While those first years were spent wholesaling her collections, she soon realised that she needed to open retail stores to sell the whole vision — and cut out the middle man. Her first boutique was in Sydney’s Surry Hills, and quickly attracted an influential clientele, including Anna Murdoch and Susan Peacock.

Over the next decade Zampatti opened more stores in Sydney, and expanded around the country. Today, there are 26 boutiques, including 12 concessions in David Jones, where Carla Zampatti remains among the top-selling fashion brands.

In the late 1980s, Zampatti opened stores in Washington and New York, and bought a building on Lexington Avenue, which she intended as a showroom. She later regarded her US expansion as “foolhardy” and after that she kept her business in Australia. Hers is one of the few fashion businesses to have continually manufactured its designs in this country.

In the early days of her relaunched brand, Zampatti found love again, with barrister John Spender. They married in St Mark’s Anglican Church, Darling Point, in September 1975. In typically unique style, she chose not a traditional wedding dress but left it up to a young designer in her company to come up with something “really adventurous”: a diagonally striped silk dress held together with ribbons at the shoulder.

Daughter Bianca was born in 1976 and Allegra in 1978.

Early in her career Zampatti felt guilty about her son, Alex, as she was trying to run a business on her own — at the time, there was a double stigma about single, working mothers. A psychologist reassured her that quality time spent with Alex was better than being present but not engaged. She took that approach with each of her children, who grew up in and around the company. Even as young children they did odd jobs and deliveries in school holidays.

Today, Alex Shuman is the chief executive of the company, Allegra has previously been managing director, and Bianca has followed in her mother’s footsteps to become a celebrated designer in her own right.

Former governor-general Dame Quentin Bryce, a close friend since the 1970s, recalls there was much discussion between them on the subject of juggling work and children. “I think she had a very good dose of the Italian mama,” Bryce tells The Australian. “It was a very high priority, having her family together. There’s a lot of bonding among women especially of my generation who, in a way, were pioneers at the forefront of working full-time, breaking new ground and trying to be good mothers, because there was a lot of guilt in the air around it.”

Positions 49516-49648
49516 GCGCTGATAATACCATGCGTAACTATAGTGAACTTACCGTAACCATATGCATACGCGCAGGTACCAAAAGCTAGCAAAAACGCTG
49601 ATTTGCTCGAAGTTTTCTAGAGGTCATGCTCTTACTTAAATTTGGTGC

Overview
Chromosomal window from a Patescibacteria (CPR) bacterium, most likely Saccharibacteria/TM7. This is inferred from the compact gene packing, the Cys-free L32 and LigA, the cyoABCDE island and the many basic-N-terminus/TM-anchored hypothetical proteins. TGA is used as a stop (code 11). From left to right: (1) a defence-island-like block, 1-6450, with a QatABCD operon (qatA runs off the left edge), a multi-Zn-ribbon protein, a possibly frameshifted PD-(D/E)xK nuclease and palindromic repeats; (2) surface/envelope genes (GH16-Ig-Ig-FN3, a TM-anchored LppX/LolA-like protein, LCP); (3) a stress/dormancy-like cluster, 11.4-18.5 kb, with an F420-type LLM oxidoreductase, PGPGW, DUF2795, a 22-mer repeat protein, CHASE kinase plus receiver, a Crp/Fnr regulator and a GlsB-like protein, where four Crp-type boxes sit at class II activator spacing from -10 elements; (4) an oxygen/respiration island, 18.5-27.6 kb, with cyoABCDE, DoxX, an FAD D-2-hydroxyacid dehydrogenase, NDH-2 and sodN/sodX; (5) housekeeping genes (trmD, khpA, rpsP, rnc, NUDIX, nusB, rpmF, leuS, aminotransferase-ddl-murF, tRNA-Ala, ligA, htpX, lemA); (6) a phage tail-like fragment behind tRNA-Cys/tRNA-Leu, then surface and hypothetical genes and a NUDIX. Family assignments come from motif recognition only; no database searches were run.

John Spender, by now a QC, entered politics and won the seat of North Sydney for the Coalition in 1980. Zampatti found herself as a political wife as well as a business owner and mother. Just before the election — and so that she could vote for him — Zampatti finally gave up her Italian passport and became an Australian citizen.

From 1996 to 2000, Spender was Australia’s ambassador to France, and for years Zampatti divided her time — month on, month off — between Paris and Sydney to keep her business running. Spender and Zampatti separated in 2009, at his instigation, and they divorced the next year.

But 1980 would be a turning point for Zampatti for another important reason: she was named the Bulletin/Qantas Businesswoman of the Year. She said of this particular honour: “It was regarded as a significant step forward in the nation’s progress towards gender equality.” The recognition propelled her into the corporate arena, as she took up roles on industry bodies, and as a non-executive director of major companies.

Zampatti had become a household name, and other brands and companies wanted a little of her magic to rub off on them.

In 1983, Ford asked her to reimagine the Laser to appeal to women, and her touches included woollen upholstery instead of acrylic — so a woman wouldn’t “end up at her destination with her dress clinging to her skin” — and the addition of a vanity mirror on the driver’s side. She collaborated with Polaroid sunglasses, and more recently had a successful line with Specsavers. In 2005 she was one of six designers to be celebrated on the Australian Legends postage stamp series; two years later she designed uniforms for Australia Post, one of a number of corporate uniforms she would design for various companies. In 2013 she even designed a vacuum cleaner for the 100th anniversary of Hoover.

“Fashion, to me, was a symbol of dignity first and foremost, and a dress something more than just the cut, the cloth and the colour,” Zampatti wrote in her autobiography, My Life, My Look. “Good clothes instilled a woman with the self-confidence to explore new opportunities, to feel comfortable in any given social situation.”